All The Oscar-Nominated Films You Need To Watch in Theatres Right Now

The awards season is almost over with the exception of the greatest and most prestigious ceremony yet to happen. The Academy Awards, more popularly known as the Oscars, will take place on the 24th of this month, with a live telecast on the morning of Monday, February 25 in India. This year, more Oscar-nominated films have released in theatres than ever and if you missed watching them before, you can see them on the big screen now. Nine Oscar-nominations have made their way back to cinemas so make sure you catch them all before the big day. Here are the movies you can watch in theatres right now and our reviews of them all:


Nominated forBest Picture (Kevin Feige), Best Original Score (Ludwig Göransson), Best Original Song (All the Stars – Kendrick Lamar, Mark Spears, Anthony Tiffith, and SZA), Best Costume Design (Ruth E. Carter), Best Production Design (Hannah Beachler and Jay Hart), Best Sound Editing (Benjamin A. Burt and Steve Boeddeker), Best Sound Mixing (Peter Devlin, Steve Boeddeker, and Brandon Proctor)

What We Thought: Superhero movies have taken us to many different planets, but never have we seen something as beautiful as Wakanda. And this is the first thing that impresses you about Black Panther. The second is the performance of the cast. Yet again, Marvel has delivered an admirable hero with an almost perfect villain while the women in the film are a delight to watch in action.

Read the full review of the film here.


Nominated forBest Picture (Graham King), Best Actor (Rami Malek), Best Sound Editing (John Warhurst and Nina Hartstone), Best Sound Mixing (Paul Massey, Tim Cavagin, and John Casali), Best Film Editing (John Ottman)

What We Thought: Being Freddie Mercury requires an actor to completely let go of his inhibitions and feel fabulous in his own skin. Rami Malek embodies this enigmatic spirit of the musical legend and is every bit as legendary himself. His efforts to look the part are commendable. We also get to see some amazing performances that strike a nostalgic chord among many audiences.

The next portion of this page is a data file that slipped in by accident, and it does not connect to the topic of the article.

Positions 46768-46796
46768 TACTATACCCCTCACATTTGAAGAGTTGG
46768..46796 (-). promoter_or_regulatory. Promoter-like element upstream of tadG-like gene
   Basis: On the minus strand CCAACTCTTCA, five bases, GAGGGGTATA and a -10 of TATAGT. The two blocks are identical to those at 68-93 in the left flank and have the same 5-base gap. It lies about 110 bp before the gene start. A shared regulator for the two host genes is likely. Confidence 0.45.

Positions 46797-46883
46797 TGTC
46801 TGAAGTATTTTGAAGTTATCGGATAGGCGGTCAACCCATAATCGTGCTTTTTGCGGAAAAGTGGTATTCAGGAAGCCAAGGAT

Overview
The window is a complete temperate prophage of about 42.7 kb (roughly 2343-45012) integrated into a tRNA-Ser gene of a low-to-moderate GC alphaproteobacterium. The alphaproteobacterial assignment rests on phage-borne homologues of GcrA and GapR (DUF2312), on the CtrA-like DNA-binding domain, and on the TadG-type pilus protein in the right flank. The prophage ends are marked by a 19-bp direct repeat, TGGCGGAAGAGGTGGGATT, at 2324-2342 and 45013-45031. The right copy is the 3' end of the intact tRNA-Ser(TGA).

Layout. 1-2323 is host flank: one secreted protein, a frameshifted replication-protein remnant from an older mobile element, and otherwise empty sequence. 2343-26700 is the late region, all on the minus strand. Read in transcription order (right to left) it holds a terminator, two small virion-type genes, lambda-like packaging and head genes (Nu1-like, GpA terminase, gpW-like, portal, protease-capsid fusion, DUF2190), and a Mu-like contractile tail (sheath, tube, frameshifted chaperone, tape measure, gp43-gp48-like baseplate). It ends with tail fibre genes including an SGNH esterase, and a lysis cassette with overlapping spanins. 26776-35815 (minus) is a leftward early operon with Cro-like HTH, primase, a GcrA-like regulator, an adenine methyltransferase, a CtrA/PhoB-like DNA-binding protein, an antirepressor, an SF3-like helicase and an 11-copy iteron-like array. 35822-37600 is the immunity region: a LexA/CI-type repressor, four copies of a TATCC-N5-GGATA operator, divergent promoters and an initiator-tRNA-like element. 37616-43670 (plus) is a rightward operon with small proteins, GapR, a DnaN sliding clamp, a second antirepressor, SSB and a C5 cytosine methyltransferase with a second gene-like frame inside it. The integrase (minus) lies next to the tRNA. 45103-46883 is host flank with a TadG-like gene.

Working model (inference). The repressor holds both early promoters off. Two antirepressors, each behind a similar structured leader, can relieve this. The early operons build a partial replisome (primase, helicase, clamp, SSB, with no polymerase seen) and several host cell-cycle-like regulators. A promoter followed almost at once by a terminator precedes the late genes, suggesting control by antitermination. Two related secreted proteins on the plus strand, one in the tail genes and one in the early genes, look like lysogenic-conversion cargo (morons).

Read the full review of the film here.


Nominated forBest Picture (Jim Burke, Charles B. Wessler, Brian Currie, Peter Farrelly, and Nick Vallelonga), Best Actor (Viggo Mortensen), Best Supporting Actor (Mahershala Ali), Best Original Screenplay (Nick Vallelonga, Brian Currie, and Peter Farrelly), Best Film Editing (Patrick J. Don Vito)

What We Thought: Green Book is surprisingly hilarious for a film that has some serious topics. It’s not just because we get to see Dr. Shirley is being silently disapproving from the back seat of the car or Tony’s insatiable appetite that has him stuffing his face all the time. There are jokes that consistently deliver through the film. All in all, Green Book leaves you in high spirits.

Read the full review of the film here.


Nominated for: Best Actress (Glenn Close)

What We Thought: The Wife is entirely driven by performances and it’s Glenn Close who stands out above the rest with her incredibly nuanced portrayal of a complicated woman. There are moments where she holds your attention even without saying much.  Jonathan Pryce also gives a noteworthy performance as a charming man who is full of flaws.

Read the full review of the film here.


Nominated forBest Animated Feature (Bob Persichetti, Peter Ramsey, Rodney Rothman, Phil Lord, and Christopher Miller)

What We Thought: Spider-Man: Into the Spider-Verse dives headfirst into its roots by having an animation style that has the breathless energy of a kid flipping through pages of a comic combined with trippy visuals that set it apart from other superhero films. The hip-hop score with ample record-scratching also helps make the film more modern and appealing.

Read the full review of the film here.


Nominated forBest Animated Feature (Rich Moore, Phil Johnston, and Clark Spencer)

What We Thought: Ralph Breaks the Internet is generous with jokes. The Disney film is also self-aware, which only helps with bringing in more laughs. The film’s central theme is friendship and it explores this nicely. The message will resonate well, especially with children, but it’s also neatly packaged that it will emotionally connect with the adults.

Read the full review of the film here.

Incredibles 2

Nominated forBest Animated Feature (Brad Bird, John Walker, and Nicole Paradis Grindle)

What We Thought: As soon as we hear Michael Giacchino’s score in Incredibles 2, we’re already hooked. The first film’s epilogue is the prologue to Incredibles 2 bringing us right back to the fond memories of watching the Parr family back in 2004. Much like its predecessor, this sequel is definitely a refreshing take on the usual superhero caper with a fun family dynamic and a little bit of soul.

Read the full review of the film here.


Nominated forBest Production Design (Nathan Crowley and Kathy Lucas), Best Sound Editing (Ai-Ling Lee and Mildred Iatrou Morgan), Best Sound Mixing (Jon Taylor, Frank A. Montaño, Ai-Ling Lee, and Mary H. Ellis) Best Visual Effects (Paul Lambert, Ian Hunter, Tristan Myles and J.D. Schwalm)

What We ThoughtDamien Chazelle’s long-time music collaborator Justin Hurwitz knows how to craft a haunting melody with an ethereal feel with a theremin-based score. But what’s also done well in First Man is the outstanding use of silence. The script by Josh Singer marvelously retains the tension and there are several shocking moments in the film.